November 24, 2003
The human body naturally heals some nerve tissue in the brain and spinal cord that is damaged by MS. But not enough to keep up with the disease. Since MS researchers learned this, teams of scientists have been looking for ways to make this healing more effective.
Research has shown that adult brains contain stem cells that, given the right signals, might be stimulated to produce viable new tissue.
In a groundbreaking study published in the April 17 issue of Nature, Stefano Pluchino, MD, and colleagues at San Raffaele Hospital, Milan, Italy, injected adult mouse neural stem cells into the blood or brain cavities of mice with an MS-like disease. The donor cells were "tagged" so that the researchers were able to follow their movements. The researchers found that:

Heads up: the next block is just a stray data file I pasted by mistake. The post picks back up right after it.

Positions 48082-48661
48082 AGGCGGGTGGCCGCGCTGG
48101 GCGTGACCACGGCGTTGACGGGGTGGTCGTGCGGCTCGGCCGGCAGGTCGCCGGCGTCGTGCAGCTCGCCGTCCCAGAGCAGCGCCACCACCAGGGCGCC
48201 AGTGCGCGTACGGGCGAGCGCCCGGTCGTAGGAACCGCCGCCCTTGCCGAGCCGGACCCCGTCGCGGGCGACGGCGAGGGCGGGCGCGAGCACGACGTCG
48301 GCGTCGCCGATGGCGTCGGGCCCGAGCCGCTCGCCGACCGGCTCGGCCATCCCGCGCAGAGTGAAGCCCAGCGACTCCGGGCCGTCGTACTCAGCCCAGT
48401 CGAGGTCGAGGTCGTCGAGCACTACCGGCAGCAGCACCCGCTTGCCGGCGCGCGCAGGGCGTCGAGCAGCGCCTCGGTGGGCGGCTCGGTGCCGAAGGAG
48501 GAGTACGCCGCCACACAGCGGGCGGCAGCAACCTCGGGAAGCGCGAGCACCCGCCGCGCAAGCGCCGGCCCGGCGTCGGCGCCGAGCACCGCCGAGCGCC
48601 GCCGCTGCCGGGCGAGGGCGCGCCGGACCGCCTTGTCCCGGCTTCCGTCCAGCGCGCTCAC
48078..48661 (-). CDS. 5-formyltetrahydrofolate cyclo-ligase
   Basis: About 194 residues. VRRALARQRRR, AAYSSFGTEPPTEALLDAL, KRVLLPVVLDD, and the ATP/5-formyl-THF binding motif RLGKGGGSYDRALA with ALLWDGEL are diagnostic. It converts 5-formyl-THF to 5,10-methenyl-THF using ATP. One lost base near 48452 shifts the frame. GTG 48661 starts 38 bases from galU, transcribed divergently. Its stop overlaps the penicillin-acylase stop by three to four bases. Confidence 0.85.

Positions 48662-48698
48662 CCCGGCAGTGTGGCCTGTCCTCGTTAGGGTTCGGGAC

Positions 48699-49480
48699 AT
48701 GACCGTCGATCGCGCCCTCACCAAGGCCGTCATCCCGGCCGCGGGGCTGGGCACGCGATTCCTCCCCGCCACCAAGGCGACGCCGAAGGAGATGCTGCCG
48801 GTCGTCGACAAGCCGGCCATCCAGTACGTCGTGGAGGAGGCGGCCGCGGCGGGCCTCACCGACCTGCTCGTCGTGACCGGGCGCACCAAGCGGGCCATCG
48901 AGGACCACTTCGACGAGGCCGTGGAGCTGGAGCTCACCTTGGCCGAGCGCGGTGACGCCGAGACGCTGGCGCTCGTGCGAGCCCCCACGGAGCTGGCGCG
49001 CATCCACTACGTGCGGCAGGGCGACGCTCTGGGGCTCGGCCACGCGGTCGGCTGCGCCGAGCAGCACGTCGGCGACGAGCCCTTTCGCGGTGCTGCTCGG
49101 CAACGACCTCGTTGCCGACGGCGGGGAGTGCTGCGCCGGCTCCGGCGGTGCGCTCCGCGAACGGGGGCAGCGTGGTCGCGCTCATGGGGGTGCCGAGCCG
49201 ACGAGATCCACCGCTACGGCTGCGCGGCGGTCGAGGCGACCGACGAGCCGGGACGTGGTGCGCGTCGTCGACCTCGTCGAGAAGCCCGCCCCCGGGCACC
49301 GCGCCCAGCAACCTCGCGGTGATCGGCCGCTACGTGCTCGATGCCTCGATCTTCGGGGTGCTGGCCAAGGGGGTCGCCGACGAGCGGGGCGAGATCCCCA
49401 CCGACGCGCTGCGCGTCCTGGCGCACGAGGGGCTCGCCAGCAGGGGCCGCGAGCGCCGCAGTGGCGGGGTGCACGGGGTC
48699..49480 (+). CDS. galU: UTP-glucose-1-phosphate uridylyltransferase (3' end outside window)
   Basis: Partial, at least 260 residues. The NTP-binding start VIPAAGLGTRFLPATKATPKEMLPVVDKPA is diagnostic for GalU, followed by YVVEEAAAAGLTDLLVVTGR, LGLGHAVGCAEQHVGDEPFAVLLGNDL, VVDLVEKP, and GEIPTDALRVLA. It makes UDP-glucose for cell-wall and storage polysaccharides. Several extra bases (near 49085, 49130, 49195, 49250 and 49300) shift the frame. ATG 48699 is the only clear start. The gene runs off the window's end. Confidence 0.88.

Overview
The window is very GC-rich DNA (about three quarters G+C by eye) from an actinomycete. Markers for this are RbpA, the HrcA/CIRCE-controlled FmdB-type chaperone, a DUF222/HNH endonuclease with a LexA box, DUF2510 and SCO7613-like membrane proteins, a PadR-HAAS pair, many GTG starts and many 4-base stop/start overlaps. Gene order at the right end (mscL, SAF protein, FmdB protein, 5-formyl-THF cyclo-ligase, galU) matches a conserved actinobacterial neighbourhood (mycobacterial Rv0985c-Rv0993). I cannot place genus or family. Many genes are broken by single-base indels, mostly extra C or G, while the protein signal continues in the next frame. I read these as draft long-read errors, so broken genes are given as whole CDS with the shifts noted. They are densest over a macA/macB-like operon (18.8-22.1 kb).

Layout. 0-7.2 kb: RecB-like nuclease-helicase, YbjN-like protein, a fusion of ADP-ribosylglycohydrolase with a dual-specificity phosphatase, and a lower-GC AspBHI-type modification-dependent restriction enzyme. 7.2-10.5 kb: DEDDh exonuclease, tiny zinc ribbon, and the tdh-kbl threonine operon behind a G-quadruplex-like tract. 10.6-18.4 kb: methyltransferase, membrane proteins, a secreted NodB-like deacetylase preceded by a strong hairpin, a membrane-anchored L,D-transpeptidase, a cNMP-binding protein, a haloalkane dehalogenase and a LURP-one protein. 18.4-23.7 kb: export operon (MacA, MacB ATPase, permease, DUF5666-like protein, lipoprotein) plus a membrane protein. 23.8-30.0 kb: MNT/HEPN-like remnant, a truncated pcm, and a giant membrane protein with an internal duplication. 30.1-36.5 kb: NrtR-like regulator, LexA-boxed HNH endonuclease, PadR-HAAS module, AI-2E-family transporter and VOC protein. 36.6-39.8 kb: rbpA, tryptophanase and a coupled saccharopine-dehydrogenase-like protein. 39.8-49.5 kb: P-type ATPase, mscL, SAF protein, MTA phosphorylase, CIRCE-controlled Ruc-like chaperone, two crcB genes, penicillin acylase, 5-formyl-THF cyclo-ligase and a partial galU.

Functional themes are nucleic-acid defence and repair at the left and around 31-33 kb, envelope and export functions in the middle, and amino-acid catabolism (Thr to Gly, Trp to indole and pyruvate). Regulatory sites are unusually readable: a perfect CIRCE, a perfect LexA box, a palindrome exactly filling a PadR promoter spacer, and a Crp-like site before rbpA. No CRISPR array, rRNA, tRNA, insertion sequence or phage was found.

* the transplanted cells migrated to multiple areas of tissue damage in the brain and matured into myelin-forming cells that deposited myelin around nerve fibers;
* mice regained physical function previously lost to the MS-like disease; and
* both methods-injecting cells into the bloodstream or into brain cavities, a more invasive method-worked.
There are major differences between mice and humans. Further studies
are needed: first, to confirm the results of the published study in lab
animals, and then to address issues that will inevitably come up when the
scientists begin similar studies in people with MS.
Copyright © 2003, Inside MS